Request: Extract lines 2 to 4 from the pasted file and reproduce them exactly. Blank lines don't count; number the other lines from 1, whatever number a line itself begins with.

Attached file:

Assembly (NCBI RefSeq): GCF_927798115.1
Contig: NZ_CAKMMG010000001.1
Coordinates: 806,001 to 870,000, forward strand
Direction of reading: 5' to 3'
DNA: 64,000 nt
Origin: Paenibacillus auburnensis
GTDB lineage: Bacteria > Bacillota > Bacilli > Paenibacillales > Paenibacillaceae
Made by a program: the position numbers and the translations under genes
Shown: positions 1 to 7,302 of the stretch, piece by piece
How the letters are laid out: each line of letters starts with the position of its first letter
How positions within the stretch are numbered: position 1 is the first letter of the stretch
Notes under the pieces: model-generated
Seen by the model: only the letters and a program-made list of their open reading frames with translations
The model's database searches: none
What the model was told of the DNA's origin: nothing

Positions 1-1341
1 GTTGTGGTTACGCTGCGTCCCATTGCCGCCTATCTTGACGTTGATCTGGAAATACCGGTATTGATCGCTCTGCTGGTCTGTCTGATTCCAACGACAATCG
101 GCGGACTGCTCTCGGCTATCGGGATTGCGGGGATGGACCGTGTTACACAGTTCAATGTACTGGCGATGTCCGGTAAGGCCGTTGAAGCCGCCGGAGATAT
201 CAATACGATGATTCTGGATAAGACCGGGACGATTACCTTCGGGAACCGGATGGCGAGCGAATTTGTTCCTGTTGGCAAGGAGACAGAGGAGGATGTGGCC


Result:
Contig: NZ_CAKMMG010000001.1
Coordinates: 806,001 to 870,000, forward strand
Direction of reading: 5' to 3'